A Moroccan Islamic extremist under suspicion of being dangerous to security has been expelled from Italy, Interior Minister Angelino Alfano said in a statement released on Saturday.
Khalid Smina, 41, held a regular residence permit and was living in Imola, a city in northern Italy, Alfano said.
Investigators found Smina “had joined a fundamentalist practice of religion with a vocation for terrorism,” the interior minister explained.
He said the Moroccan was found to belong to the same network of which a Tunisian arrested in 2008 in the same area for suspected “association with terrorism finalities” was part.
Alfano said a number of anti-terrorism forces have been deployed across Italy to cope with increased high terrorism alert. “As many as 30 people have been expelled since last December,” he noted.
The center-left government of Prime Minister Matteo Renzi has recently introduced a decree to boost anti-terrorism legislation in the aftermath of January’s deadly attacks in Paris and later in other countries.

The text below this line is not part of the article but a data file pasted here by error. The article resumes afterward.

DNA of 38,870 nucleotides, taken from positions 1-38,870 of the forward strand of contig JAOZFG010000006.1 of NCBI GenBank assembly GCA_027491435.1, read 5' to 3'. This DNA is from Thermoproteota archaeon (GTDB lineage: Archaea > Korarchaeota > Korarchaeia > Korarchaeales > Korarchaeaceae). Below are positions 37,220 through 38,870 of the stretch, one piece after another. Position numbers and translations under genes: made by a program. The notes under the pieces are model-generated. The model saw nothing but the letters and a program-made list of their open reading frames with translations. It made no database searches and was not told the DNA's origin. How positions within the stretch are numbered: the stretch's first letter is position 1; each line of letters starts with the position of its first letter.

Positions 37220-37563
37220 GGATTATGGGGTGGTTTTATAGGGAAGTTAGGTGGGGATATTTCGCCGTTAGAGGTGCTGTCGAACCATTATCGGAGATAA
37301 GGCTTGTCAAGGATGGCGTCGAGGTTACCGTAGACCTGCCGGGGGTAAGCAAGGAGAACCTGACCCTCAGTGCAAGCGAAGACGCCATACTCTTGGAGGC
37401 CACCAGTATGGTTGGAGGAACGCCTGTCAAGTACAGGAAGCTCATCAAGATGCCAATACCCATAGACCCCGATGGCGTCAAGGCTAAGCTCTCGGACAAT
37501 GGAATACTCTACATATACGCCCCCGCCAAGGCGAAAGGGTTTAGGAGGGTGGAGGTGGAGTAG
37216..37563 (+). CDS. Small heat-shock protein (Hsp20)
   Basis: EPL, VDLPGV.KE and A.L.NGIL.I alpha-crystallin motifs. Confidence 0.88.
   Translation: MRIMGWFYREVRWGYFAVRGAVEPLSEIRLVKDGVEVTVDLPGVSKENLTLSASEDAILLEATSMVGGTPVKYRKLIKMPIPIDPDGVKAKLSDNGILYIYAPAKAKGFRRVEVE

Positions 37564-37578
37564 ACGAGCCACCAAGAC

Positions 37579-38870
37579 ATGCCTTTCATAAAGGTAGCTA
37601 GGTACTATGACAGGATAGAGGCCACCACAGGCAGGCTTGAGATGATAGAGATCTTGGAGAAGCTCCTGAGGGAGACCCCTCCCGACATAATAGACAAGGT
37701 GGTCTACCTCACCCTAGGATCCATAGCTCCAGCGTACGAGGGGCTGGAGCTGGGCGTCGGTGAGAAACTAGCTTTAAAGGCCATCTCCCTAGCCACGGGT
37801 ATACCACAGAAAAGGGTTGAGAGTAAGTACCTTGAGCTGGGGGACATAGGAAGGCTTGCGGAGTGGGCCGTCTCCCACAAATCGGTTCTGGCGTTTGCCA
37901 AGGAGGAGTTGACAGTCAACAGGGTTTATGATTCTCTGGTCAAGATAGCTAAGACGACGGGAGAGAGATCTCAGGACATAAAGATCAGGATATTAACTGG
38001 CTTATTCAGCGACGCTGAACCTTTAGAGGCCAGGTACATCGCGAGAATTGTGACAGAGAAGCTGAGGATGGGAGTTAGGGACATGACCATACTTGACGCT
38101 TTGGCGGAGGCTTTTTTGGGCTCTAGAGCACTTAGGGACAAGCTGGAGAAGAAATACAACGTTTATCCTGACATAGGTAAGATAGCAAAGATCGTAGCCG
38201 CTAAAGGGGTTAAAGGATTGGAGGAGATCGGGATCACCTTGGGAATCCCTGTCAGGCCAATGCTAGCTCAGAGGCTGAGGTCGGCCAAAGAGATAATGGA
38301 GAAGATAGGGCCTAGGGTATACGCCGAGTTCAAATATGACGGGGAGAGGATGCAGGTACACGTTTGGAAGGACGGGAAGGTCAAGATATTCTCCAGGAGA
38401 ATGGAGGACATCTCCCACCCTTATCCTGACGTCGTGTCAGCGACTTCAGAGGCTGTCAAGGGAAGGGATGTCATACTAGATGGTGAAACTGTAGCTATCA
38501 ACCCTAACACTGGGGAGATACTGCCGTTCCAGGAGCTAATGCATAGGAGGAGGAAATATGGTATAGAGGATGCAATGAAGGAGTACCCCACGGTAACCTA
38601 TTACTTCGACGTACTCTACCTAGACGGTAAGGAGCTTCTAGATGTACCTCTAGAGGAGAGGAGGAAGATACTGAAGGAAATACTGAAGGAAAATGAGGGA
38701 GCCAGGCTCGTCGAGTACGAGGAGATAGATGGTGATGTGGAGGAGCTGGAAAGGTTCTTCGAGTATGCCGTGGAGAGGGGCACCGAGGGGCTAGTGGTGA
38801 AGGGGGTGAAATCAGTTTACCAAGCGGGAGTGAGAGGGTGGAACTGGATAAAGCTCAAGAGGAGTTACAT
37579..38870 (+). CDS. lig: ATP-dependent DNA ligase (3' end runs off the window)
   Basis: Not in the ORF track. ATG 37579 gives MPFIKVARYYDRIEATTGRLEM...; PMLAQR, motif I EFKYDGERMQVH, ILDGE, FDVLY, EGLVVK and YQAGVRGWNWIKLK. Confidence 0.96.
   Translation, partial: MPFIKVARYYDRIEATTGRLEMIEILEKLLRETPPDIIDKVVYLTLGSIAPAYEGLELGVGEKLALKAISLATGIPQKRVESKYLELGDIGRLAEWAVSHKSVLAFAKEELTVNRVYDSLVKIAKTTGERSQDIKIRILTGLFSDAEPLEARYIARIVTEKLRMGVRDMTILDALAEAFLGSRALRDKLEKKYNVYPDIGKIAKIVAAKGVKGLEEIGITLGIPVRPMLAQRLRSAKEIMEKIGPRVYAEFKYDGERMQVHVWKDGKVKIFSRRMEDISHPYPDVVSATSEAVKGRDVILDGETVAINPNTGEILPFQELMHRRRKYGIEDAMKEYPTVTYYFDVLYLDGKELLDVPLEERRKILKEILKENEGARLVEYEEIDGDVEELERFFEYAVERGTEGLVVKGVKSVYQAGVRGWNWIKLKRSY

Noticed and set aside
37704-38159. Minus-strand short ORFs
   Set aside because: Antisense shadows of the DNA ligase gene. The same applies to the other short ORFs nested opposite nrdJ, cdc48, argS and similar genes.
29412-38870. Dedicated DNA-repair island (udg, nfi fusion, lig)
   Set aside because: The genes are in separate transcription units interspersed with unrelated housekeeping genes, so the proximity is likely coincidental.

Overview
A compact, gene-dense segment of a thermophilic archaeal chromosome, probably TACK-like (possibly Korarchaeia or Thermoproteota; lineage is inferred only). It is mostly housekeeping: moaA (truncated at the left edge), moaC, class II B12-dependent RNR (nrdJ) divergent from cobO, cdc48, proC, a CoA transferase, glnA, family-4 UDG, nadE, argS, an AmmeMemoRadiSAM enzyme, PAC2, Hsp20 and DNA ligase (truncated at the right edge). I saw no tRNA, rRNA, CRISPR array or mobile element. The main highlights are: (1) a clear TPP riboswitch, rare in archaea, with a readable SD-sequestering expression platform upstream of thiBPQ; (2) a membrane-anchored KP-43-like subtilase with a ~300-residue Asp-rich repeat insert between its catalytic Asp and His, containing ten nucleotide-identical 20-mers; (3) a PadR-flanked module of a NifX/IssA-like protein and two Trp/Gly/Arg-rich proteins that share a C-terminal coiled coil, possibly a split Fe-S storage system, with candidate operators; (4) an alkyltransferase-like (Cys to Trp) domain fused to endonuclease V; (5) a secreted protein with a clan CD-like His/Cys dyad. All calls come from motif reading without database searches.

Under the new package, which has already been implemented but is going through parliamentary vote to be transformed into a law, those found guilty of recruiting or supporting so-called foreign fighters would face tougher jail sentences.
The package also allows authorities to extend to terror suspects some preventive measures and tighter controls on the web as well as strip suspected militants of their passports and put them under special surveillance regime.
New penalties for illegally owning explosive or related raw materials were also introduced. Security has been tightened around public offices, places of worship, embassies and monuments in Italy’s major cities. Enditem